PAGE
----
It’s been a long time since I read the book but wasn’t there a scene where some shadowy government figure decided that since a bioweapon was already loose in the United States by accident, it was strategically necessary to “equalize” the situation by launching American bioweapons in other countries?

Don’t forget there were more casualties from the lack of “society” - kids died from their parents’ neglect due to being sick, people had accidents, people OD’d from free drugs, rampant suicide.

I always assumed that the Flu was world-wide. It’s been a while since I’ve read it, so I have no cites.

I can’t imagine any way that an infectious disease like that wouldn’t spread worldwide, even without the active intervention of the US government.

I disagree. Canadians are pretty hardy–we’re used to winter, and moving around in it. There would have been plenty of startable cars, and buildings in which to shelter if the weather got too bad. Besides, if the flu spread as fast as King made it, geography and cross-border traffic means that it would have devastated Canada on the same schedule as the US; and given that deep winter doesn’t hit the most populated parts of Canada until December usually, those Canadians who survived would have had plenty of opportunity to start heading for Boulder or Las Vegas before the weather stopped them.

ETA: Remember, southern Ontario, and its large population, is well south of Maine (where Fran and Harold came from), for example; and approximately at the same latitude as Vermont (where the facility at which Stu was kept was).

It might have only been in the expanded version, but they did consider it, and concluded that there was nothing they could do, since they had no way of knowing where he’d stopped.

Yes, the book explains that a little bit better, in fact the reason it was so deadly is that it was a mutating antigen (if I’m remember the word correctly). which meant that the whenever the body conjured up the right antibodies to kill the disease, the disease just mutated until the body was basically too worn out.

My trouble with the math was that the disease lasted longer than one or two days before it killed people. I don’t remember the book coming right out and saying how many days people lasted, but in at least some of the cases based on the sequence of events, it was taking as long as a week and a half for the disease to kill off its victim.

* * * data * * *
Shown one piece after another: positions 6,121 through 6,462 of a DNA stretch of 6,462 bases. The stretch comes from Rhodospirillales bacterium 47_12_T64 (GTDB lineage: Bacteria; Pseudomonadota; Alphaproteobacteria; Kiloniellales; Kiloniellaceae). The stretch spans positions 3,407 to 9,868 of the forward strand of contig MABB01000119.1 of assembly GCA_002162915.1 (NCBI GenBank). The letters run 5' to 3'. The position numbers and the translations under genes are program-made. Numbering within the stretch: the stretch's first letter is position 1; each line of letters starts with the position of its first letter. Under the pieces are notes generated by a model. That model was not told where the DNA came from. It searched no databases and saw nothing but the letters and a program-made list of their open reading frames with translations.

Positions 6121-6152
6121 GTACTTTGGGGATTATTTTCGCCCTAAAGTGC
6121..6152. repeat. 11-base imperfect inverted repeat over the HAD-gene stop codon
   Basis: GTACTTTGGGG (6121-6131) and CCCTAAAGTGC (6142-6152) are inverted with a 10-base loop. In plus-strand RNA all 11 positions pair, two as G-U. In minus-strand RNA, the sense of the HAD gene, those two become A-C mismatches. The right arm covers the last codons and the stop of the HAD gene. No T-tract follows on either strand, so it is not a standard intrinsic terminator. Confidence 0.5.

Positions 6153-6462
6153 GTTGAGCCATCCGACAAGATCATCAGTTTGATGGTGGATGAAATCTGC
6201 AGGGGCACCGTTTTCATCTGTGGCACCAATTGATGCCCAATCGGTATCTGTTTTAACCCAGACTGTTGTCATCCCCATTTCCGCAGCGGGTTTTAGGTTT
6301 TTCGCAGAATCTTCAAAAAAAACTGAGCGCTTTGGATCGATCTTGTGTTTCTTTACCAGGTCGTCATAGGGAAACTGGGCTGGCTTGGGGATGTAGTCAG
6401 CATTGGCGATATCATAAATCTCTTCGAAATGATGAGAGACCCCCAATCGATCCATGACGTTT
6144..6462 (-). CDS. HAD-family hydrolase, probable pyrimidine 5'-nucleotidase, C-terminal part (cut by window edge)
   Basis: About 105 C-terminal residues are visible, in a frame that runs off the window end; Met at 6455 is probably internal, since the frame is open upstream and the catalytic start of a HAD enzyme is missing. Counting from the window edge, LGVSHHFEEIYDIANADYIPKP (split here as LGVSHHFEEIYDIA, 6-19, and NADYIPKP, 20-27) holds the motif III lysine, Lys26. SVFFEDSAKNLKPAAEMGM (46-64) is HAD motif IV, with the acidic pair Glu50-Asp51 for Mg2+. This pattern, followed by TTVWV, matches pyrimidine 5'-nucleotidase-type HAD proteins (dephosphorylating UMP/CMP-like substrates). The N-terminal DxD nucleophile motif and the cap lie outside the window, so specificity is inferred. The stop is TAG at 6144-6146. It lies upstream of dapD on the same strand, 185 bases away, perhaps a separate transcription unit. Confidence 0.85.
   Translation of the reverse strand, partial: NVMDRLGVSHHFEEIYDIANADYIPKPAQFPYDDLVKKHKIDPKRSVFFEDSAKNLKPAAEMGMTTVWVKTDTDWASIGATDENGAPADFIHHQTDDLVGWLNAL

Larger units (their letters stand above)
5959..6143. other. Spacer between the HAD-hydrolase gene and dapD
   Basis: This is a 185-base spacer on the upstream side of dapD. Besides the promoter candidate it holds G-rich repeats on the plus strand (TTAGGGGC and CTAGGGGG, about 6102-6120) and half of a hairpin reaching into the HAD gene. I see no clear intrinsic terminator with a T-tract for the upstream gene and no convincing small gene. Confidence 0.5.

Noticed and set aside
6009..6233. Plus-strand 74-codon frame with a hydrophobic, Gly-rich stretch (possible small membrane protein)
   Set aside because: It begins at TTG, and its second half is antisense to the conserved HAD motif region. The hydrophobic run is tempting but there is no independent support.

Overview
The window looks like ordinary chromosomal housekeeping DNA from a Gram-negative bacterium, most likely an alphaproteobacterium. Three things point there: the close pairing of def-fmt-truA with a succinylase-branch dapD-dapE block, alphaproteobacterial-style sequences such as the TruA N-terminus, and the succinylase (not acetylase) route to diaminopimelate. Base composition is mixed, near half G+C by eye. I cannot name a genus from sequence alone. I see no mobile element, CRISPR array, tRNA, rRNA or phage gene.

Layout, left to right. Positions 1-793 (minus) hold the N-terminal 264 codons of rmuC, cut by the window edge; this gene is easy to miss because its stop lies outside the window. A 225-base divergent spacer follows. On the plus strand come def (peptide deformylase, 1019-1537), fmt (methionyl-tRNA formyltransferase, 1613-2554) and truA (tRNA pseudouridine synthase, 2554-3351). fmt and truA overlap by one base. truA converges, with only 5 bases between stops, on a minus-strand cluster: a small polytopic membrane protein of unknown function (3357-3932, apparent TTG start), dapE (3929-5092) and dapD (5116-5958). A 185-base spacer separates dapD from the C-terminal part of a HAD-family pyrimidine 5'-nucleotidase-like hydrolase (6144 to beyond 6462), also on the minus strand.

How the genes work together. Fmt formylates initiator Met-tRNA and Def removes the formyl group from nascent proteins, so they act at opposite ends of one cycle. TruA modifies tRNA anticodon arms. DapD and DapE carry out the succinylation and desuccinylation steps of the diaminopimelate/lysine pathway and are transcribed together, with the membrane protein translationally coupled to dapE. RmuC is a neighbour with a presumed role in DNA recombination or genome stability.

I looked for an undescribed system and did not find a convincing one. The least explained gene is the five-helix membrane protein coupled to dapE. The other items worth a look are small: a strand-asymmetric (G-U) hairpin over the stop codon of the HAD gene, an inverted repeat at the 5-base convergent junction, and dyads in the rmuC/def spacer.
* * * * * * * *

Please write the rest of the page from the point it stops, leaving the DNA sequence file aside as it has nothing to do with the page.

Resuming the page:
As to the border issue, there wasn’t any “magic” America only thought process in the book. The only thing they did was that they (the military), knew that other countries might blame the US as having infected people on purpose so they…infected other countries on purpose… to speed up the process I guess. They knew it would spread and that almost everyone from those other countries would die, they just wanted to try and CYA first.

So yeah, if the disease killed in one or two days, I could see it wiping out the country in a few weeks…

Yeah, the book actually makes mention of Randall Flagg thinking that very thing (paraphrased) “maybe there are others like him in Russia or Asia…but that’s a matter for years from now”.

Flagg speculates at one point that there might be others like him in other parts of the world, but he has no way of really knowing.

They did. I can’t remember where it was referenced in the book, but the movie said something to the effect of “our chance at containing this went by the wayside when Campion bought his first take-out burger”.

Exactly. It takes 18 hours to drive from here to Boulder. Hey, pick you up on our way south (assuming we all make it)? :slight_smile: